Cluster: Research Design and Measurement
Philip Osteen, MSW, University of Maryland at Baltimore and Charlotte Lyn Bright, PhD, University of Maryland at Baltimore
Saturday, January 16, 2010: 8:00 AM-9:45 AM
Seacliff B (Hyatt Regency)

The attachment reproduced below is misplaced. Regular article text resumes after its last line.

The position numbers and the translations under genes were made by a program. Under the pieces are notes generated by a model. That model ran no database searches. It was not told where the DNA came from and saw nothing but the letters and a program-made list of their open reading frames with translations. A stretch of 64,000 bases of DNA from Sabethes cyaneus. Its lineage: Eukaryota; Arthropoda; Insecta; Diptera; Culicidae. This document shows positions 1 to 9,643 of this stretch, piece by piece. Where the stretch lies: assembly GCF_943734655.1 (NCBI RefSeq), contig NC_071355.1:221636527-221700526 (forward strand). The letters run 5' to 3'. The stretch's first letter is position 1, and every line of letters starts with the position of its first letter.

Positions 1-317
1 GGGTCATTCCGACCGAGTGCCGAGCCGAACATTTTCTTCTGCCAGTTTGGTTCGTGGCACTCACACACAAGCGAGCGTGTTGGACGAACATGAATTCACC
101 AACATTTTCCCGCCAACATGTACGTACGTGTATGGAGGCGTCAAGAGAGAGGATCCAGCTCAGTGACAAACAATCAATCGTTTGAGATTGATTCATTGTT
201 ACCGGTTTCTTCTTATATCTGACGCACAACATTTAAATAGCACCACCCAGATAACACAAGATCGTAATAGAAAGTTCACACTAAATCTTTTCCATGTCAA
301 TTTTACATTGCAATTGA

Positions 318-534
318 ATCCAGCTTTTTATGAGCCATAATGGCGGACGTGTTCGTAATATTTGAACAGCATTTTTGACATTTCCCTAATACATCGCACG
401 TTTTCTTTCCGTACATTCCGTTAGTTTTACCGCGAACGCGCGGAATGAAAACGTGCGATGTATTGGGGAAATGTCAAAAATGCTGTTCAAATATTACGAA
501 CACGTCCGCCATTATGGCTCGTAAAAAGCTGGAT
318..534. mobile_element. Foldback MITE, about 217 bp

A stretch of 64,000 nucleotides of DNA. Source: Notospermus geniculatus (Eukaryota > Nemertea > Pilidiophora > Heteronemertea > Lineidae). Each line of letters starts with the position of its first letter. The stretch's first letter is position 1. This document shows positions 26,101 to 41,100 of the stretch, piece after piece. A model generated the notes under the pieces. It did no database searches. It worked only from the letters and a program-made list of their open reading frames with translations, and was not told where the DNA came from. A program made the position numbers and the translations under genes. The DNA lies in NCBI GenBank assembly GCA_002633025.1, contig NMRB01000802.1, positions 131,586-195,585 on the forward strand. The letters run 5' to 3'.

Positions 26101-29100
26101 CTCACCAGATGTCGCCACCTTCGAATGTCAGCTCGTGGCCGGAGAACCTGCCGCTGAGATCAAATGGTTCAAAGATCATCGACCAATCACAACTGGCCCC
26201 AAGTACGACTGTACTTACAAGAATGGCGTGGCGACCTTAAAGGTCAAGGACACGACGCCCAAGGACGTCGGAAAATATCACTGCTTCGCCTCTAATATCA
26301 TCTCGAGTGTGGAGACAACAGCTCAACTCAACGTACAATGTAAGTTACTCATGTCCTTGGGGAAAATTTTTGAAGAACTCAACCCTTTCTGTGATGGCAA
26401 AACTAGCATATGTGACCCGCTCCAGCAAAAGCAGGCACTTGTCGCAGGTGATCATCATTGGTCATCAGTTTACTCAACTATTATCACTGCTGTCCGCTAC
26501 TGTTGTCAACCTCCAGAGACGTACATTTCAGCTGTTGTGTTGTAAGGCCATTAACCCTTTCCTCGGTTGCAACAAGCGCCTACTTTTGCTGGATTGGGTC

Effect size is an essential component of social work research. The magnitude of the effect size gives critical information on the extent to which an intervention has an impact or groups differ on a measure. Knowing an effect size allows us go beyond statistical significance in interpreting the meaning of observed differences. Furthermore, the American Psychological Association (APA, 2001) suggests that published manuscripts should report effect sizes in addition to inferential statistics and statistical significance. This is particularly important in intervention research. As implementing an intervention requires substantial investment of time and effort, it is essential that scholars communicate the impact an intervention is expected to produce. Many social work researchers, however, neglect effect sizes altogether, fail to interpret their effect size findings, or interpret their effect size findings incorrectly. The purpose of this presentation is to review, discuss, and apply current guidelines for the calculation, interpretation, and reporting of common measures of effect size in intervention research literature. The primary objectives of this workshop are: 1) to assist attendees in deepening their understanding of effect sizes and how they related to intervention research, and 2) to increase attendees' ability to translate and communicate statistical data about effect sizes in practically meaningful terms. The presentation will explain how effect size is distinct from statistical significance and describe the relationship between effect size and statistical power. It will provide a review of commonly reported effect size statistics and the correct interpretation of each. Discussion topics will also include the differences between statistical significance and practical significance, and statistical effect size versus practical effect size. The authors will discuss the use and reporting of effect size through use of examples of selected de-identified articles from peer-reviewed social work journals, and will provide an overview of current trends/guidelines in the reporting of effect sizes. A particular emphasis will be placed on understanding and interpreting effect sizes in everyday language for the benefit of practitioners and clients as well as scholars. Teaching methods incorporated into the workshop include simple effect size computations, software applications, understanding reported effect sizes in published research, question and answer, and discussion.
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